Fluoride Action Network

Let’s Celebrate Another Victory

Source: International Fluoride Information Network | September 19th, 2002
Location: United States, New York

Dear All,

I usually end my public presentations (on waste-resource management and fluoridation) with three messages.

1) To Citizens:”Don’t let the experts take your common sense away.”
2) To Politicians: “Put your faith back in people.”
3) To Activists: “Have Fun!”

“Having fun” may sound a strange message since it is a pretty grim process fighting against the odds every day, but, in my view, it is the only way to fight unless you are going to burn out with bitterness or cynicism.

There are several ways we can have fun.

First, it is fun to work with such wonderful people around the country and around the world -some we have never even seen or met. Second, if we are not seen to be enjoying this, people won’t want to join us. Third, it is fun to celebrate others’ victories as our own. Hence this message.

By a dreadful oversight I forgot to publicly celebrate an important victory which occured at the beginning of August (at about the time I was getting back from Australia/Japan).

In early August, the councillors of Oneida, NY, voted not to fluoridate their water. Below I have reproduced the report that appeared in the Oneida Daily Dispatch and printed on the FAN web page (http://www.fluoridealert.org/communities.htm).

The 5-1 vote surprised even active opponents of fluoridation. According to Don Behr, one of the people who worked so hard to get this result, it was “overwhelming”. He added, “The councilor whom I thought would surely be in favor of fluoridation, voted solidly against it and two councilors explained that THEY would not prescribe medication for the populace when the dentists who could, would not do so.

One asked publicly, (and said he had discussed with dentist friends of his), “what business have I, a retired tire dealer, prescribing medication for 20,000 people, especially since you won’t?”

I am sure Don Behr would appreciate your letters in our belated celebration and share them with all the people who worked with him to make this possible. His e-mail address is: .

Let’s have more victories and more celebrations! Have fun!

Paul Connett.

Oneida Daily Dispatch (Oneida, New York)

August 8, 2002

Oneida council votes 5-1 against change in water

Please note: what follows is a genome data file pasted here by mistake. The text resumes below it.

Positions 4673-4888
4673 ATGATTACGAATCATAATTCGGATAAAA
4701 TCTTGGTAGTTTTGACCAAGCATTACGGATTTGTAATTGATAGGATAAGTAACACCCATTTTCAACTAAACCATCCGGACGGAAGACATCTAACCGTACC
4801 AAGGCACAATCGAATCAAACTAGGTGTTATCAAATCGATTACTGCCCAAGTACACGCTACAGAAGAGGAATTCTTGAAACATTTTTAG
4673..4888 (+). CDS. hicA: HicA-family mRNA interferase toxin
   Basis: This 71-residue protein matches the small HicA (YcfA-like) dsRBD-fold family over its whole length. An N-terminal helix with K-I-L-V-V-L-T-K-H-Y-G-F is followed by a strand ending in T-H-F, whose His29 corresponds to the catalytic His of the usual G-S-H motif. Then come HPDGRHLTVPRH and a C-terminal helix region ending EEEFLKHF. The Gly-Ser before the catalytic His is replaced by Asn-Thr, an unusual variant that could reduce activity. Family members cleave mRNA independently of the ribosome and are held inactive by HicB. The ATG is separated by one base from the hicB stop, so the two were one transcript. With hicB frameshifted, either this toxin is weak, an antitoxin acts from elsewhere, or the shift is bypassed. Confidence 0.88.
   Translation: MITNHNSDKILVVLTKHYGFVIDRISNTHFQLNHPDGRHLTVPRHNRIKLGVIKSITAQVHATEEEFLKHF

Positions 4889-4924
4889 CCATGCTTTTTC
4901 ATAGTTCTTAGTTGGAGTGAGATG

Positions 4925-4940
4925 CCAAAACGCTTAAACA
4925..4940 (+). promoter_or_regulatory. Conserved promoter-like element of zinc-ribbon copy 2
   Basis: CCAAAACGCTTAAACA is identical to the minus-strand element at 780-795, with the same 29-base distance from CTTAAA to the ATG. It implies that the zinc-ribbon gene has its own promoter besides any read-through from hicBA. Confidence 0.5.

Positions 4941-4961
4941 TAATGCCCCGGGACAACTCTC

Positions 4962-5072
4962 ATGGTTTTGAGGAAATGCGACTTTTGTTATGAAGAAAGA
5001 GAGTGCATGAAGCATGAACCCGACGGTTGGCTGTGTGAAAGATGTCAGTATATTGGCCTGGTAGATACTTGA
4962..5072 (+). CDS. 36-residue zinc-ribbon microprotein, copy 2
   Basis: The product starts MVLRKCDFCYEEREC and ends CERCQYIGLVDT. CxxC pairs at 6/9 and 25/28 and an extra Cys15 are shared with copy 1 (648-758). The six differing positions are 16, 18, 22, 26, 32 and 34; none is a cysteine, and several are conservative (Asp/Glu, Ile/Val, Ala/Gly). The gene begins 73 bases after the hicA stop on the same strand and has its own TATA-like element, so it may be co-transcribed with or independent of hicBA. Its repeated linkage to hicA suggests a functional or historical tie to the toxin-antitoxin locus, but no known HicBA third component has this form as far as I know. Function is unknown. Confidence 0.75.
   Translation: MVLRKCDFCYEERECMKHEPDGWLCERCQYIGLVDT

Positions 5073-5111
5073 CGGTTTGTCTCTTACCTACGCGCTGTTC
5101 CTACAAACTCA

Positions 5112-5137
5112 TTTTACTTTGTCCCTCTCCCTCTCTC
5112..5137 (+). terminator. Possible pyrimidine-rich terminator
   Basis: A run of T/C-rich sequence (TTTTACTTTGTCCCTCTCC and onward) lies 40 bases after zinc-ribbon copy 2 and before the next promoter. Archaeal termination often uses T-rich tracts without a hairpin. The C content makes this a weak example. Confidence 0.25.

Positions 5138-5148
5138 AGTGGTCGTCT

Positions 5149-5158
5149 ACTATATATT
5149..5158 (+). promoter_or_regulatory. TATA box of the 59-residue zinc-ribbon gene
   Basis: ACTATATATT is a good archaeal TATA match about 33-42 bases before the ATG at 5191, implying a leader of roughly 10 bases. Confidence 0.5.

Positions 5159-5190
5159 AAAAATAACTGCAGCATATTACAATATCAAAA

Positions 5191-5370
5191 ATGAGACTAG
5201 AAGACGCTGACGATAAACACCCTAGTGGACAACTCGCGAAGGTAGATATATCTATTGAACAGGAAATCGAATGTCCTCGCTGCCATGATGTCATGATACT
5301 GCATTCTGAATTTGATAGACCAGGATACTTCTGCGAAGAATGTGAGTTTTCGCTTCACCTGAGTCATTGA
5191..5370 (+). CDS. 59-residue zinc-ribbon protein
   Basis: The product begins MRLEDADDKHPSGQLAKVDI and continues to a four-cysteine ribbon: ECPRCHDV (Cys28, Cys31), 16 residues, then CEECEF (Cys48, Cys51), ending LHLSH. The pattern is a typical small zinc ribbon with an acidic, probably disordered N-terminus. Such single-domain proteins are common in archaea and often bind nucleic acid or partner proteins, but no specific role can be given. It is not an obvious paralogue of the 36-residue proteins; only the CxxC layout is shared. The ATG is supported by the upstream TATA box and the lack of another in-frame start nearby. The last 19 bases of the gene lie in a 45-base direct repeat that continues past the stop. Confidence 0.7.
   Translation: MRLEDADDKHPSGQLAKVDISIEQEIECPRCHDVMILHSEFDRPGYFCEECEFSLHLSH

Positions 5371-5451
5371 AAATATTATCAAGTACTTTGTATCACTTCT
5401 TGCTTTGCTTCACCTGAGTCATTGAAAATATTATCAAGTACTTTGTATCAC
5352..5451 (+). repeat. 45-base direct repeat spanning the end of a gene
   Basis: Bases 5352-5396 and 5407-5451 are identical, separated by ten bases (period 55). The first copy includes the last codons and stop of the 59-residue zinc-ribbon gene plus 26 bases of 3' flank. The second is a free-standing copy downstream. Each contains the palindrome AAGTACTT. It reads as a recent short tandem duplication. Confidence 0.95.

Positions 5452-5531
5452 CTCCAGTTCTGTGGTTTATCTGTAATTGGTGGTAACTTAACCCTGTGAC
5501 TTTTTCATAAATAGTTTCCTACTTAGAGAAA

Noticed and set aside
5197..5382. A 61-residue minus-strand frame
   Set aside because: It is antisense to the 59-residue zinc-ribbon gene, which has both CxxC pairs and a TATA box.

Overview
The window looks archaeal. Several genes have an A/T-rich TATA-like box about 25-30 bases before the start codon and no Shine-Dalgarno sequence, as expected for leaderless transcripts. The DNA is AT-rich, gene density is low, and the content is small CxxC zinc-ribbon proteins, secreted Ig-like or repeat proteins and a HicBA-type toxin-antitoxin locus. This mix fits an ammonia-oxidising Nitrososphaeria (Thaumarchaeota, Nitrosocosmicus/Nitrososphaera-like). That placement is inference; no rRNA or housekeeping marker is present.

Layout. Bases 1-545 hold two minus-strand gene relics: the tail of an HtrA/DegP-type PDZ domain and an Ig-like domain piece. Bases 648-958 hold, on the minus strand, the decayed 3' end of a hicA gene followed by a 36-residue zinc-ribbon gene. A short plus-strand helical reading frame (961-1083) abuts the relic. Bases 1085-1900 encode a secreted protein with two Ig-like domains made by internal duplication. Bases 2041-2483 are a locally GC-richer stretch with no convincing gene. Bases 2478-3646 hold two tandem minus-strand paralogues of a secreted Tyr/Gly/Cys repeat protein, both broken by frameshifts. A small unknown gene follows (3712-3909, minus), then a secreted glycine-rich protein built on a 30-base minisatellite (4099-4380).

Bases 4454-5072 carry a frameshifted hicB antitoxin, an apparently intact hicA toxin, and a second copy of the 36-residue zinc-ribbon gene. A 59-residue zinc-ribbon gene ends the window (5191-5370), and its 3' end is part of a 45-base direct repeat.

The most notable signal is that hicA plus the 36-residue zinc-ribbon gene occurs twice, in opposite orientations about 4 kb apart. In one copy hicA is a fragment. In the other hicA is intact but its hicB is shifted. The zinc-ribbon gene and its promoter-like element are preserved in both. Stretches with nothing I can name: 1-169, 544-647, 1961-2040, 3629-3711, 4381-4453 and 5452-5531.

Dispatch Staff Writer

ONEIDA – Fluoridation of the city’s water supply was defeated at Tuesday night’s Common Council meeting, ending a city-wide debate that was started last year.

Only Third Ward Councilman Erwin Smith voted “no” to the resolution that sought to decline the authorization from state agencies to introduce fluoride into the city’s water.

The way the resolution was worded, a “yes” was a vote against fluoridation, while a “no” was a vote in favor of it.

Smith said that he was concerned about area children who might not have access to dental care. Smith said he spoke to teachers and nurses about children in area schools.

“Teachers have said that children are coming into school with toothaches, and they can’t concentrate on their school work,” Smith said. “I see fluoridation like the seat belt and helmet laws. People don’t like wearing seat belts or helmets while riding bicycles, but we know they save lives.”

The rest of the council voted “yes” to the resolution, which defeated the idea of fluoridating the city’s water by a 5-1 margin.

After the vote, Oneida Mayor James Chappell, who does not get a vote, said he would have also voted “no” along with Smith. Chappell said that over 160 million people in the U.S. have fluoridated water.

“I can’t believe that state and federal agencies have us all hoodwinked, and have ignored the health concerns and the side effects of fluoride,” Chappell said. “My most important concern is the children.”

Second Ward Councilman Ted Hanifin said that he didn’t want to force fluoridation on people who did not want it.

“I don’t believe it’s right to vote on what people are going to ingest,” Hanifin said.

Sixth Ward Councilman James Griffing said his house is serviced by a well, and he was not directly affected by fluoridating the water supply. He voted “yes,” because he said he didn’t feel it was right to force fluoridation on people who did not want it.

Fifth Ward Councilman Donald Moore thanked city residents who gave their opinion on the measure.

Chappell said that as education improves on fluoridation, the city may entertain another vote on fluoridation in the future.